Finished with Finish Line

Revised: 11-8-13

Close to a year ago I purchased my annual pair of Mizuno running shoes. They were the Mizuno Wave Creation 12, which I wrote about back in April 2011. It was my first time taking advantage of Finish Line's 15 Day Test Run offer, which is designed to allow you to purchase a pair of qualifying shoes and run in them for up to 15 days to then decide whether you are satisfied with your 15 day trial purchase. If you are not, you would think that the policy would allow you to return the shoes for your money back, but this is not the case. Your chance taken on a 15 day test trial running shoes is now treated as an exchange. This means, if you cannot find a proper replacement at Finish Line then your money must be spent in the store on other items. My experience may have been an isolated case at this particular store and its management (Sawgrass Mills, Sunrise, FL). After my 15 day trial, the store would not grant me a store credit to use at a later time. I had to use it that very same day. I argued about this policy with the manager for quite some time (What if I can't find the right shoes today? Can I think about my purchase before I'm forced to buy something?), but no one would budge. Later email exchanges with the corporate office said that I should have received a store credit to use at my convenience and that the issue could be resolved if I knew the name of the manager.  I did not.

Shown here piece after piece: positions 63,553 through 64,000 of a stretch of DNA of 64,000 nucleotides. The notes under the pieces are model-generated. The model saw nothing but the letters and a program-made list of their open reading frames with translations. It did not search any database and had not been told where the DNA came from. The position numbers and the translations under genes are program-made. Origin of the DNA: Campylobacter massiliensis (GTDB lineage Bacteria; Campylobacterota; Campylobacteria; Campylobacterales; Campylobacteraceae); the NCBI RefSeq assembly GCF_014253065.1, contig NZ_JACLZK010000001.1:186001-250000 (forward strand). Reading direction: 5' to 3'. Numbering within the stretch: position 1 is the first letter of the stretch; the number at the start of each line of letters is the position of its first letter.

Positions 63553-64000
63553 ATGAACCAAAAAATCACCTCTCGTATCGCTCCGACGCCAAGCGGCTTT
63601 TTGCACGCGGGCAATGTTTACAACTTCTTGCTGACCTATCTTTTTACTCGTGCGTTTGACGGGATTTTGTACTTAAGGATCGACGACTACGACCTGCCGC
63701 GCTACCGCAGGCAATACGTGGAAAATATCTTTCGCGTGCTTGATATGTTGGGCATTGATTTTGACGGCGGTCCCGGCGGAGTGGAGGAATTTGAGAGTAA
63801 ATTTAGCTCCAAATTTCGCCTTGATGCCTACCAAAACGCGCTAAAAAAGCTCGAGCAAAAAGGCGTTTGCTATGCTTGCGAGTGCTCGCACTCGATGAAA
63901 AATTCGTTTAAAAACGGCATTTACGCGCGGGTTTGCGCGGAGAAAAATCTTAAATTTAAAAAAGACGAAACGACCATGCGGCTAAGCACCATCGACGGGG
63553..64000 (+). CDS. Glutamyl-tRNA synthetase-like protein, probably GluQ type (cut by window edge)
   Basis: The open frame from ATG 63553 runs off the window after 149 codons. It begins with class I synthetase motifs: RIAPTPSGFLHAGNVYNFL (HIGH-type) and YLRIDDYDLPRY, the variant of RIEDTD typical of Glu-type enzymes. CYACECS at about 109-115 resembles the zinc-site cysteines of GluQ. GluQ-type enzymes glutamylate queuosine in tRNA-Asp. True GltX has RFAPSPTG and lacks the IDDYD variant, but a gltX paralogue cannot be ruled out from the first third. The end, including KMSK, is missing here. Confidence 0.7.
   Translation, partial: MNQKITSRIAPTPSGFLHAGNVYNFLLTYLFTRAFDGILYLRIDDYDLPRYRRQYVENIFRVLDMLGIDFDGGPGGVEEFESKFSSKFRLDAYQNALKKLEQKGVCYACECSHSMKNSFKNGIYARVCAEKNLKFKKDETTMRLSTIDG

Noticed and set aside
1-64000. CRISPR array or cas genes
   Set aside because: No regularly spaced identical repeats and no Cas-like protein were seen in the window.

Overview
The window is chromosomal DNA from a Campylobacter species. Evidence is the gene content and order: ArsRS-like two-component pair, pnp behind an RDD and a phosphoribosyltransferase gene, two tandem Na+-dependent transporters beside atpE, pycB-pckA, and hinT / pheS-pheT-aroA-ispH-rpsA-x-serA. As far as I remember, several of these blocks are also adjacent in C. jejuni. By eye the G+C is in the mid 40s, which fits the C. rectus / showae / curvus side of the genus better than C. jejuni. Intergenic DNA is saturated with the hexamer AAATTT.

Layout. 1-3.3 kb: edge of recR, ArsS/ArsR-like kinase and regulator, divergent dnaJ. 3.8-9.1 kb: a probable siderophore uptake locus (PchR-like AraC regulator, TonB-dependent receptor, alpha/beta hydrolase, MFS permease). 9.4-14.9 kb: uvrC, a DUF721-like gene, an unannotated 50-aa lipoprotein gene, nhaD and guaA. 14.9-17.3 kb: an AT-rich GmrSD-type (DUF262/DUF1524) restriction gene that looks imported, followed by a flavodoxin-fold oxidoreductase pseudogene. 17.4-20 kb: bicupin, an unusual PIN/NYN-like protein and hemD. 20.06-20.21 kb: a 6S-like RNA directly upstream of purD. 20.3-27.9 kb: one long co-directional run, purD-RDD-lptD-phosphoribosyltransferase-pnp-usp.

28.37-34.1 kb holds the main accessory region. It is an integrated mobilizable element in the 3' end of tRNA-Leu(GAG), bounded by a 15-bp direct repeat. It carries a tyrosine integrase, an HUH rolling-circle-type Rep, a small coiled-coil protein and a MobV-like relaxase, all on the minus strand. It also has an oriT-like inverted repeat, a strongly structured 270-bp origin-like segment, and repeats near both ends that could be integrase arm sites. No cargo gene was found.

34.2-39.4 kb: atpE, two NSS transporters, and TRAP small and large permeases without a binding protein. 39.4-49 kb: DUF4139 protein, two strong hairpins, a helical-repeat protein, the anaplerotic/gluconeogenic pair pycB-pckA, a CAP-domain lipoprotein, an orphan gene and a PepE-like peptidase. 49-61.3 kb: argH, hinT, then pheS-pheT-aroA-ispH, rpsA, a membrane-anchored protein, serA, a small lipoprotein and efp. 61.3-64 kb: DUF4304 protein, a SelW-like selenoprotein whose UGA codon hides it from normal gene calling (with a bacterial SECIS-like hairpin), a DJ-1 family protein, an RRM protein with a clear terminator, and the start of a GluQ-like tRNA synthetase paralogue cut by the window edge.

If you are a long time runner you probably already had a hunch that this might be a swindle tactic to get you into the store and committed. Obviously running in a pair of shoes for 15 days will show wear--this is why you cannot return them, even if you hate them.  Here is their reason, found in the middle of my exchange receipt stating:

Reason Description: 3351 Bottom, discoloration.

I asked the clerk what happens to this perfectly good pair of running shoes? She said that they will be returned back to the manufacture as DEFECTIVE. One can only hope that this means that the worn shoes may be recycled or donated in some fashion.  This will depend on the policy of the individual manufacturer (Nike, Mizuno, Reebok, Saucony, Asics, Brooks, etc.) and I highly recommend inquiring about these sorts of questions to the manufacturer if you are concerned about the life of the product and wasteful manufacturing (consideration for energy and resources put into the production, distribution, and recycling/discard of the product). My hope is that these shoes find a good home in the end, or are recycled back into something useful.  

An interesting tidbit I found about Brooks and their efforts at being green. Read the article - Green Silence Running Shoes, and then go visit their Green Room.

Also, read about the Environmental Impacts of Simple Running Shoes.


_erica said…
I walked past a girl the other day who was running barefoot. You could just go that route...
Kimbrolynn said…
Vibram Five Fingers, all the way.

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